No one is worrying about a predicted global warming trend these days in Alaska, where an unprecedented high pressure zone in January sent temperatures plummeting so low that they could not be recorded on thermometers.
But try telling that to ski resort operators in the Swiss Alps, who have had to shut down operations in the face of one of the warmest, driest winters on record, including a 68-day period without rain or snow--the longest dry spell in 125 years of record-keeping.
Winter likewise is little more than a memory in Scandinavia and Japan, both of which experienced the mildest January since they began keeping track of temperatures in the 1800s.
In Argentina, where it is summer, temperatures soared far above normal in January, accompanied by drought conditions reminiscent of last year’s dust bowl in America’s Midwest, while in tropical Maracaibo, Venezuela, temperatures dove from a normally steamy 104 to a cool 50--the lowest in a decade.
Steady Rain in Dry Season
And up and down the coast of East Africa, rain has been falling steadily through what is supposed to be the dry season, producing bumper crops in countries where a few years ago thousands of people died of starvation.
“The weather this year is extremely unusual, in ways that grip the imagination,” said Peter Usher of the U.N. Environment Program. “It is almost a case of rather than look for someplace where the weather is unusual you look for someplace where it is normal.”
Usher, the chief meteorologist at UNEP’s world headquarters in Nairobi, is no alarmist. Cautious and conscientious, he is quick to point out that people have short memories when it comes to the weather, and everyone thinks he knows more than the weatherman.
But, he conceded in a recent interview, “The weather conditions this year may be unique. I cannot recall a year in which more countries have experienced unusual weather at the same time and have recorded new absolutes (all-time highs and lows).”
Recent weather “anomalies” noted by Usher:
- The drought of 1988 in America’s grain belt.
- Unseasonal rainfall in Africa after decades of drought.
- Extremely mild winter throughout Europe, breaking all-time records in Scandinavia and elsewhere.
- Major Caribbean storms last fall of unprecedented ferocity.
To those peculiarities, a check of United Press International bureaus around the world added:
- The Alaska cold snap that sent barometric pressure so high and temperatures so low that neither could be reliably recorded.
- An extremely wet summer in Japan followed by the warmest winter in 110 years of record keeping, with similarly mild weather in Korea.
- Unusual dampness, cloud and rain in South Africa, where warm, dry weather is normal for this time of year.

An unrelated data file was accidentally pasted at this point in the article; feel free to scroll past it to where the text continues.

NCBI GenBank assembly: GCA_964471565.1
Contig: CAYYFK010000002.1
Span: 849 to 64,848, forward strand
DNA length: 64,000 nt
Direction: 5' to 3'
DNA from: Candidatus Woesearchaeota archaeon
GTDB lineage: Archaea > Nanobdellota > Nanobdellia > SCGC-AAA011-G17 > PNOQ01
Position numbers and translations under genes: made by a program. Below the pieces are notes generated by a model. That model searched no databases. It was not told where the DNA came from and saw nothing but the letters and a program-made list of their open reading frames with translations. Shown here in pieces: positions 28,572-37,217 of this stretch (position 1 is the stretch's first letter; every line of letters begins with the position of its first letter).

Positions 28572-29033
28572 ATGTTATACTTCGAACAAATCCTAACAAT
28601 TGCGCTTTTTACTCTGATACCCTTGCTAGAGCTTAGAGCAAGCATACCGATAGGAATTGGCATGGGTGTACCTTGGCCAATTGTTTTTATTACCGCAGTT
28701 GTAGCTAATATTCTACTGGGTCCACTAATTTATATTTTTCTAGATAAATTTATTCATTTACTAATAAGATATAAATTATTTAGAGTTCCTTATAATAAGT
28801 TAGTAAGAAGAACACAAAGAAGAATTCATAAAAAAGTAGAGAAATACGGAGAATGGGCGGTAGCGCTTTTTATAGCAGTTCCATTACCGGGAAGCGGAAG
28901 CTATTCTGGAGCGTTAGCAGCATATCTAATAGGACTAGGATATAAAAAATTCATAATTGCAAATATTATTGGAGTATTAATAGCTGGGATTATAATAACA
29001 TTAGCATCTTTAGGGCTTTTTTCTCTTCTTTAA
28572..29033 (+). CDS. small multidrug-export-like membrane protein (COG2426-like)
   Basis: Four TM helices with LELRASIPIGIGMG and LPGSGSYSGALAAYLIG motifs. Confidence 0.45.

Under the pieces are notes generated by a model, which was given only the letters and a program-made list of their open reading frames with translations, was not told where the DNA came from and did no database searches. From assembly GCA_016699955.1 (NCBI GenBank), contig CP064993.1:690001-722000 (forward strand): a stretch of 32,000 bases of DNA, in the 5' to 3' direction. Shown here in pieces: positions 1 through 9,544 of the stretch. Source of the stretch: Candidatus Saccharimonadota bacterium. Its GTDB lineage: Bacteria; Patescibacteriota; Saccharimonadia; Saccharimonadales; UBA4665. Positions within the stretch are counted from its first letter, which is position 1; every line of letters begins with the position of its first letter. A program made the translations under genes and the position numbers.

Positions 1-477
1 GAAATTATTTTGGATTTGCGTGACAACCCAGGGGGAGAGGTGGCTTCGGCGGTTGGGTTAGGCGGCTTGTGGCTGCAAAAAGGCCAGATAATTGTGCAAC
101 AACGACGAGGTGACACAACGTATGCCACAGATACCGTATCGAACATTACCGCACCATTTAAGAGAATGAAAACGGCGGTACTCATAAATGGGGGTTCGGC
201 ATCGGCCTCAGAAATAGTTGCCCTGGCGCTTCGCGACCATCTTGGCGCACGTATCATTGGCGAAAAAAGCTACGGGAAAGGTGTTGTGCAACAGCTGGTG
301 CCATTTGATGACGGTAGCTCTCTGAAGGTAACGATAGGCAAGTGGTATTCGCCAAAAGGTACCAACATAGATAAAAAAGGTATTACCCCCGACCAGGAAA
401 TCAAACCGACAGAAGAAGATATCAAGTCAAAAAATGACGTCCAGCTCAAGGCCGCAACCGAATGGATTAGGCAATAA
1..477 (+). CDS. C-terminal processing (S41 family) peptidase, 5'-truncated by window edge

- Drought and unusually high temperatures in Argentina, Uruguay and southern Brazil, with drought conditions also in Chile.
- An unusually cold winter in Venezuela, both in coastal Maracaibo and in the highlands at Caracas, with temperatures dropping more than 27 degrees below normal.
- An unseasonably warm Southern Hemisphere summer in Peru along with the heaviest rainfall in five years causing flooding and crop loss.
Sign of ‘Greenhouse Effect’?
Does all this herald the arrival of the long-predicted “greenhouse effect,” a global warming trend caused by industrial pollution that traps the sun’s energy in the atmosphere?
Usher said some scientists are convinced that it is, among them such climatologists as James Hansen of the National Aeronautics and Space Administration, who testified to that effect before Congress last year.
Others point instead to “El Nino” and its counterpart “La Nina,” warm and cold bodies of water that settle in the Pacific Ocean off Peru and upset circulation patterns in the atmosphere, creating havoc with the weather as far away as Africa.
Most of the effects are within the normal range of probability, Usher said, “but we cannot ascribe all that is happening with any certainty to any one cause. It may be a mixture of causes, including some we don’t even know anything about.”
Greenhouse or not, however, the world is in for more weird weather.
‘Climate Will Change’
“The climate will change in the near future, even if it has not changed now,” Usher said. “This year’s anomalies, even if not the result, are an example of what will happen when the climate changes, and will occur year after year.
“The precursor of the greenhouse effect is increased volatility in the weather,” he said. “There will be many variations that are both warmer and colder than average.”
Usher noted that man has already increased Earth’s carbon dioxide and other greenhouse gases by 50% since the beginning of the Industrial Age and will increase them by that much again in the next 40 years.
“We have already committed ourselves to climate change, even if we changed the way we behave today,” he said. “Our only choice is to limit the extent to which the climate will eventually change.”
Despite his concerns, Usher said he and other climatologists are trying to resist the “disaster movie syndrome.”
“People like to be frightened, (and) to some extent we are pandering to them by giving them disaster scenarios,” he said.
“We have a problem, but we have an opportunity to solve that problem if we don’t panic. . . . The end of the world is not nigh. We have abused the environment, but we have the means to repair it.”